Sister Constance Murphy, a member of the Sisters of St. John the Divine who was recently made a canon of Toronto's St. James Cathedral, celebrated her 100th birthday at the SSJD convent last month. Photo with this caption.
"On August 20  I went to the funeral of Sister Constance Murphy at St. James Cathedral in Toronto. For 77 years, she had been a life-professed member of the Society of the Sisters of St. John the Divine (SSJD), a devoted educator of the young and advocate for the aged who offered tireless pastoral care. Her sisters nursed her to a holy and peaceful death at the age of 109-and-a-half". As the hearse pulled away from the cathedral on its way to the crematorium, the sisters all waved goodbye. "Knowing the sisters as I do, I recognized that they waved their goodbye in every confidence that on a distant shore, another great company. beyond number, was greeting their beloved Constance -- the angels, the saints, and holy women and men in every age welcoming her into the presence of the Lord. In that final gesture toward Constance, SSJD, I saw the essence of what we celebrate as we keep the feasts of All Saints and All Souls. One company says, 'Farewell'. Another says, 'Welcome'. Both find their joy and their hope in Christ, crucified and risen".
"Sr. Constance Murphy, the oldest nun at the Sisters of St. John the Divine (SSJD) convent in Toronto, died peacefully on Aug. 2, 2013, after a long life devoted to giving and service to others, young and old. She was 109. Born in Baltimore, Md., in 1904, Sr. Constance earned an education degree in 1928. She entered the SSJD in 1933 and became a sister in 1936, then went on to become head mistress of the Qu'Appelle Diocesan School in Regina. Later, Sr. Constance's ministry focused on the elderly. In 1973, at the age of 73, she completed a master's degree in adult education with a certificate in gerontology. She advocated for the aged and was an outspoken critic of ageism. Even at age 99, she was still busy ministering to the residents of two Toronto seniors' care centres. 'She was a jewel', said the Rev. Canon Derwyn Shea, rector of St. Hilda's Towers". [Text of entire article.]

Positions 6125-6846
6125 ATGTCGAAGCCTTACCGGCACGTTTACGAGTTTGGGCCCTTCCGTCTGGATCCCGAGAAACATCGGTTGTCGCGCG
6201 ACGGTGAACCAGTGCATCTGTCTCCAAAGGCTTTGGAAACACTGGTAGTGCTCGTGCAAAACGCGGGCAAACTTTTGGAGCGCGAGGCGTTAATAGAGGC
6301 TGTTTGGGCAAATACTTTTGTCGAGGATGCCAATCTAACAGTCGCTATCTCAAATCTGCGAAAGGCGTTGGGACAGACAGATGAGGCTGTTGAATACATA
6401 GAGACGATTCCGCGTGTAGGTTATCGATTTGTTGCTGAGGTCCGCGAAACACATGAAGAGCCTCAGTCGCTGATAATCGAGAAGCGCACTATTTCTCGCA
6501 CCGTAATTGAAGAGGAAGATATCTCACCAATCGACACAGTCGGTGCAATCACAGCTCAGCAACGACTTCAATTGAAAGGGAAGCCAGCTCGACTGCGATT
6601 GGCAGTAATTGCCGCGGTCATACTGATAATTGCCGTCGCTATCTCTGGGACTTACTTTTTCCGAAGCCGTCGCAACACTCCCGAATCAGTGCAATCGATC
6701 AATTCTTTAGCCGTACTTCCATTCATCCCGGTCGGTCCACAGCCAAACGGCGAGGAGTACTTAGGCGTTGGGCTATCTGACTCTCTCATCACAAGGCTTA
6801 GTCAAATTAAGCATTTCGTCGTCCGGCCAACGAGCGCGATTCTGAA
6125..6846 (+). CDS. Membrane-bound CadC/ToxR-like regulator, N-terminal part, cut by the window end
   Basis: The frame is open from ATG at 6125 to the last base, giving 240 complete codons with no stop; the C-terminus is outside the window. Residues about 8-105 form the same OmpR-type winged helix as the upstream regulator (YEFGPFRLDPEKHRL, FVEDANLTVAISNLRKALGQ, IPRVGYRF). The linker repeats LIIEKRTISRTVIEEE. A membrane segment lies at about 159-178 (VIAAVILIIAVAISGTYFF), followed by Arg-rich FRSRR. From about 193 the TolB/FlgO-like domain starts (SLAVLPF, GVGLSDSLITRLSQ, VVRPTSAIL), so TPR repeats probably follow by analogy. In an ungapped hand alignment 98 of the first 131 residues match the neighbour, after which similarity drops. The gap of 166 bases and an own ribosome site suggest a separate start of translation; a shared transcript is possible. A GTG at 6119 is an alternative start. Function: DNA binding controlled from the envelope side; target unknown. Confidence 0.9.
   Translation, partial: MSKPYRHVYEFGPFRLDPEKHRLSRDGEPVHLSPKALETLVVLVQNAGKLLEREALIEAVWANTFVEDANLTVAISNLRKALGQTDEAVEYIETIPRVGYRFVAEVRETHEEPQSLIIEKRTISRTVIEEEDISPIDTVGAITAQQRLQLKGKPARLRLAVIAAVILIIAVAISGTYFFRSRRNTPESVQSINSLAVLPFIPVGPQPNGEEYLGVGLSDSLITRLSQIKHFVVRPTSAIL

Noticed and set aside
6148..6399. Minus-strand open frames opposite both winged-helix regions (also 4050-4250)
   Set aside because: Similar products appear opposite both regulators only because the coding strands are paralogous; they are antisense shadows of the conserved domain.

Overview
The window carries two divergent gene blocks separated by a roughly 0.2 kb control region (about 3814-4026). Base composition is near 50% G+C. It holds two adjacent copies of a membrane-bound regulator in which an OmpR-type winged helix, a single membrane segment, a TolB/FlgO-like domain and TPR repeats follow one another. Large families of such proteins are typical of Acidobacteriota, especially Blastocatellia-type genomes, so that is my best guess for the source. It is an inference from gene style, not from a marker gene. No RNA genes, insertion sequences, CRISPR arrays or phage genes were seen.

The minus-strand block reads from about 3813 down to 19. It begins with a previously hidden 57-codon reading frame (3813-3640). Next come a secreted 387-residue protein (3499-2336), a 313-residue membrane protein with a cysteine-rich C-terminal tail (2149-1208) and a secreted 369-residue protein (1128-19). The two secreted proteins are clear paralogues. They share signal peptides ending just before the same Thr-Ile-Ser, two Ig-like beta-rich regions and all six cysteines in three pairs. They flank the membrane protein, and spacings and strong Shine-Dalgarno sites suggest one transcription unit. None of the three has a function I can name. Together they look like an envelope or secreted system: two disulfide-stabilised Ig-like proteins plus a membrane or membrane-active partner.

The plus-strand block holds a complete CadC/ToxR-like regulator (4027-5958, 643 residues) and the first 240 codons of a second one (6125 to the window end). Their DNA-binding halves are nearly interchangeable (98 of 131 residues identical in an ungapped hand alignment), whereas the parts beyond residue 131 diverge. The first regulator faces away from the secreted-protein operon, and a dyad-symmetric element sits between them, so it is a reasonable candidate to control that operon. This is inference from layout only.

Foreword by the Rt. Rev. Terence Finlay, Bishop of Toronto.
Sister Constance was born Constance Elizabeth Murphy on 2 February 1904. "In her narrative, written over a period of three years with the assistance of David A. Kent, Sr. Constance describes her childhood and youth in Baltimore, Maryland; her decision to enter the religious life in a new city and country, Toronto, Canada; her years of teaching and then her position as Head Mistress of Qu'Appelle Diocesan School in Regina, Saskatchewan; her return east in the 1950s to become Head of the Home for the Aged; and her later work with the elderly. She also provides practical suggestions for ministering to the elderly as well as thoughtful reflections on aging". -- back cover.
Contents: Acknowledgements dated Toronto, May 1997 / Sister Constance, S.S.J.D. -- Foreword dated Toronto, February 9, 1997, Commemoration of Hannah Grier Coome, Religious Founder of the Sisterhood of St. John the Divine / Terence Finlay, Bishop of Toronto -- Introduction -- "Fire Baby": My Family Roots -- From Europe to Religious Vocation, 1929-1936 -- Teaching at Aurora (1937-1938) and at Qu'Appelle Diocesan School (1938-1955) -- The Church Home for the Aged, 1958-1972 -- Lambert Lodge and Castleview-Wychwood Towers, 1972-1990 -- More Work for the Elderly (C.I.R.G., "Book of Prayers in Large Print", and "Sing Your Way Home") -- Return to College, 1976-1977 -- The Garnsworthy Connection -- St. Hilda's Days, 1972-1976, 1908-1984, 1990-1994 -- Aging -- Afterword -- Curriculum Vitae of Sister Constance, S.S.J.D. -- Appendices -- Index.
That this National Executive Council appoint Miss Gertrude Beattie and Sister Constance SSJD, as official representatives of the Anglican Church of Canada on the CIRG, until General Synod 1977, and that from time to time they report to the Program Committee. CARRIED